One of my favorite parts of a wedding ceremony is the commitment ceremony or ritual that the couple incorporates. Beyond the vows, this special moment reveals something intimate about how the couple interacts and what they believe, and it often sets the stage for their marriage. The commitment ceremony is often a symbol of unity and coming together, and this is often represented by a unity candle or sand ceremony. While these are beautiful symbols of two lives joining together as one, my husband and I went an alternative route for our own commitment ceremony, and I wouldn’t change that moment for the world. In front of all our friends and family, we took turns kneeling before each other and washing our new spouse’s feet.
The idea of a foot washing during a ceremony may surprise or confuse people, but it can be a beautiful, tasteful representation of commitment to each other and to God. The ceremony itself comes from Christian origins, but despite its place in history, I had a surprisingly difficult time finding information on the practice when deciding to include it in our wedding ceremony. Our officiant encouraged us to edit the base text that he would read while we got married, but because he had never officiated a wedding with a foot washing, he didn’t have text for it. I wanted to explain to guests – including my Jewish grandmother – what the ceremony meant to us and why we decided to do it, and sharing that text with you is the best way I can continue to explain this special moment.
"As we close the ceremony, Matthew and Stephanie have chosen to wash one another’s feet as a sign of their love and service to one another. In John 13, Jesus "got up from the meal, took off his outer clothing, and wrapped a towel around his waist. After that, he poured water into a basin and began to wash his disciples’ feet, drying them with the towel that was wrapped around him."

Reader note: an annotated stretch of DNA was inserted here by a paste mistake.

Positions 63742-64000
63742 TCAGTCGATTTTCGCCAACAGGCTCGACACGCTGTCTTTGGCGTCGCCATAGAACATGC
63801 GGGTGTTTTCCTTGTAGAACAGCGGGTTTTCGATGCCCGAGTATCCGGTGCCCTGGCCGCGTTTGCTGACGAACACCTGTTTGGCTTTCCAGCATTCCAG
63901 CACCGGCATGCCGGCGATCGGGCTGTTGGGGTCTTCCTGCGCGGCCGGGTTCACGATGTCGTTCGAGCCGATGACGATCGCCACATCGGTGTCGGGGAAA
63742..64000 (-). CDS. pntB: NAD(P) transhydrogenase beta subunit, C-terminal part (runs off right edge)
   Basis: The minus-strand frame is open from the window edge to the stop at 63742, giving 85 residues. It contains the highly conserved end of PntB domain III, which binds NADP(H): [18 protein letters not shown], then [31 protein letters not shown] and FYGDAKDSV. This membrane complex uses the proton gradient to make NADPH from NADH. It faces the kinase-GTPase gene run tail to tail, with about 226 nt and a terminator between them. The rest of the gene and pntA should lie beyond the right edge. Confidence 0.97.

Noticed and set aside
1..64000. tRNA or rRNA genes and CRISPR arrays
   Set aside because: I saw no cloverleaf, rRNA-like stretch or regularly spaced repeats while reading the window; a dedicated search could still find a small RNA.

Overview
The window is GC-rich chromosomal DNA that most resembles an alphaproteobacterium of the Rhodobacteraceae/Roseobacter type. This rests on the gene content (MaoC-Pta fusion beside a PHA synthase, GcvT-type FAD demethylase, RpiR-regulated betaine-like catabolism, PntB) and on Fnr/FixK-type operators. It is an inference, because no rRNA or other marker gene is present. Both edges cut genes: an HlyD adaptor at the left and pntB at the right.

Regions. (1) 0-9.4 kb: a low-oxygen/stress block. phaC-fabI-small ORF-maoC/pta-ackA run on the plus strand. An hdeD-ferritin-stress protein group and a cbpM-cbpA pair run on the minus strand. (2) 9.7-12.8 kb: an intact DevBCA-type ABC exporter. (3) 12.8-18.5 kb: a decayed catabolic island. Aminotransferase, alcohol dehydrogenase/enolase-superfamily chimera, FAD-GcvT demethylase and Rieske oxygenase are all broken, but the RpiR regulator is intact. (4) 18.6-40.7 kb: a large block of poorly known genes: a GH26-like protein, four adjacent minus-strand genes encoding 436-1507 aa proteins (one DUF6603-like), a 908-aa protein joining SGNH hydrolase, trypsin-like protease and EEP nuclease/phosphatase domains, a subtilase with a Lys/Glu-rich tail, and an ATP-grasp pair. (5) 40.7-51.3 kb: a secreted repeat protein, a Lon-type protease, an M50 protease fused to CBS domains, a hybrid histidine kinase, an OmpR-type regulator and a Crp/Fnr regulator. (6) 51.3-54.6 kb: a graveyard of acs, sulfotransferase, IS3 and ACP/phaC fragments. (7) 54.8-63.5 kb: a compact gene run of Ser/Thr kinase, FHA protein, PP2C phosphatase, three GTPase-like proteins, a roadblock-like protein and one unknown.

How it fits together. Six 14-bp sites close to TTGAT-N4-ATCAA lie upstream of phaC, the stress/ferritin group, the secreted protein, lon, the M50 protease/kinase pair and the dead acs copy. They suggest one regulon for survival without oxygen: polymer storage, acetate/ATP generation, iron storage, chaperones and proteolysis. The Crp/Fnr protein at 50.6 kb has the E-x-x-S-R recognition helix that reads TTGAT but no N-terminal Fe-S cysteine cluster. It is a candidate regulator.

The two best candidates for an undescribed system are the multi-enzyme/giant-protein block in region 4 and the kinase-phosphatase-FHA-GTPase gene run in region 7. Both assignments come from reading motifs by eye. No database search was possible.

"There is a mountain of meaning behind this action. The feet of those twelve men were caked with the dust of daily travels. The job of washing feet was reserved for the slave of the home. Yet, in striking fashion, Jesus – the one who spoke galaxies into existence – dons the towel of a poor slave and wipes the muddied feet of his friends. What a display of love – a love that would bend as low as necessary to lift up, a love that would enter into the mess so it could make things once again clean. This is what Jesus not only does for us, but what he calls us to do for one another – to love by serving and humbling ourselves.
"As Matthew and Stephanie enter into this new relationship, this act symbolizes their commitment to honor, respect, and serve each other. It is a vow to always remain in a humble position – to lift up the other, even at great cost. It is a reminder to love and serve like Jesus has so greatly loved and served us – even and especially in the mud and muck of life. It communicates that each will allow their spouse to help them during those difficult times, through prayer and partnership."
Once our officiant finished speaking, our ceremony musicians began singing the worship song “Ever Be” as we walked to the side of the altar and began. First, I sat in the chair set aside for that purpose, while my husband knelt before me, fumbled with the clasps of my shoes, dipped a cloth into a bowl of water, and gently washed my feet. Deciding not to make him try and figure out my shoes again, I giggled and told him to leave them be. We switched places as I tossed his boots and socks to the side and did the same for him, kissing the top of his foot before we stood together and returned to the center of the altar, barefoot, to be announced as husband and wife.
The moment was intimate, romantic, emotional and powerful. As One Flesh Marriage Ministries puts it:
Washing your wife’s / husband’s feet:
Says I love you.
Shows that you honor and respect your spouse.
Demonstrates a humility of heart and character, kneeling before your spouse.
Communicates “I will be here for you through the muck and mud of life”.
Places you in a position of prayer (on your knees), a great place to be in marriage.
Having your feet washed:
Says you are loved
Shows you can receive your spouses support, and won’t “go it alone”
Communicates, “I will let you help me”
Places you in a position of power, which we need to remember we hold, so we don’t abuse it!
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